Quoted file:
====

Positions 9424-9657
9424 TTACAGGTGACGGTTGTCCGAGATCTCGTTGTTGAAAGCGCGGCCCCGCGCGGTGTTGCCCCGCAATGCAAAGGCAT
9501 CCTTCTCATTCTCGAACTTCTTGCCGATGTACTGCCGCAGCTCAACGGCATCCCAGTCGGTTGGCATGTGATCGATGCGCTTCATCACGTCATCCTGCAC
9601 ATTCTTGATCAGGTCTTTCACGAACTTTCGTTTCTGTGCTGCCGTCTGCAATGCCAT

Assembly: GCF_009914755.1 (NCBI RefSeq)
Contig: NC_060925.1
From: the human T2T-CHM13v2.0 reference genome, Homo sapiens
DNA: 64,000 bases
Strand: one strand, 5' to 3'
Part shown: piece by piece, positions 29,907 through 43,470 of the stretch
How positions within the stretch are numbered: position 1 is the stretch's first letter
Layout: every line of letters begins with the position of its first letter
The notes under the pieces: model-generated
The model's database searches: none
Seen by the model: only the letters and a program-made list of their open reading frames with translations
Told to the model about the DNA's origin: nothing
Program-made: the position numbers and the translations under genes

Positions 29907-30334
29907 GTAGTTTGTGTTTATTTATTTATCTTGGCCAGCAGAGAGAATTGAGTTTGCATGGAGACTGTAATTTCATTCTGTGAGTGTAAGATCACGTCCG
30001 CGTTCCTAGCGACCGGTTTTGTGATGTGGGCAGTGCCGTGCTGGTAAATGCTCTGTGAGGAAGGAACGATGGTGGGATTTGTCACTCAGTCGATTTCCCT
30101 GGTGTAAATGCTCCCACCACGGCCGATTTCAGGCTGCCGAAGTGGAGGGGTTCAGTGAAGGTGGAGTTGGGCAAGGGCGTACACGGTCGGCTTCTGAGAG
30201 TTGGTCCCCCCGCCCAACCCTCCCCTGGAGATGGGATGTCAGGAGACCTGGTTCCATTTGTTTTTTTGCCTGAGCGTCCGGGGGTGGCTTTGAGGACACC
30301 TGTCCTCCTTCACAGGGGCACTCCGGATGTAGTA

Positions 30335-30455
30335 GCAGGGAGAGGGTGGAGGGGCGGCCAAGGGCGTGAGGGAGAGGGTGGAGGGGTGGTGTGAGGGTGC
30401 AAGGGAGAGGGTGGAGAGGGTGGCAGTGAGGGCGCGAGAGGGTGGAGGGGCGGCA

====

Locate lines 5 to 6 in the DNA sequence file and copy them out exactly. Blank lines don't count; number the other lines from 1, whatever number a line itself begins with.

Assembly: GCF_009914755.1 (NCBI RefSeq)
Contig: NC_060925.1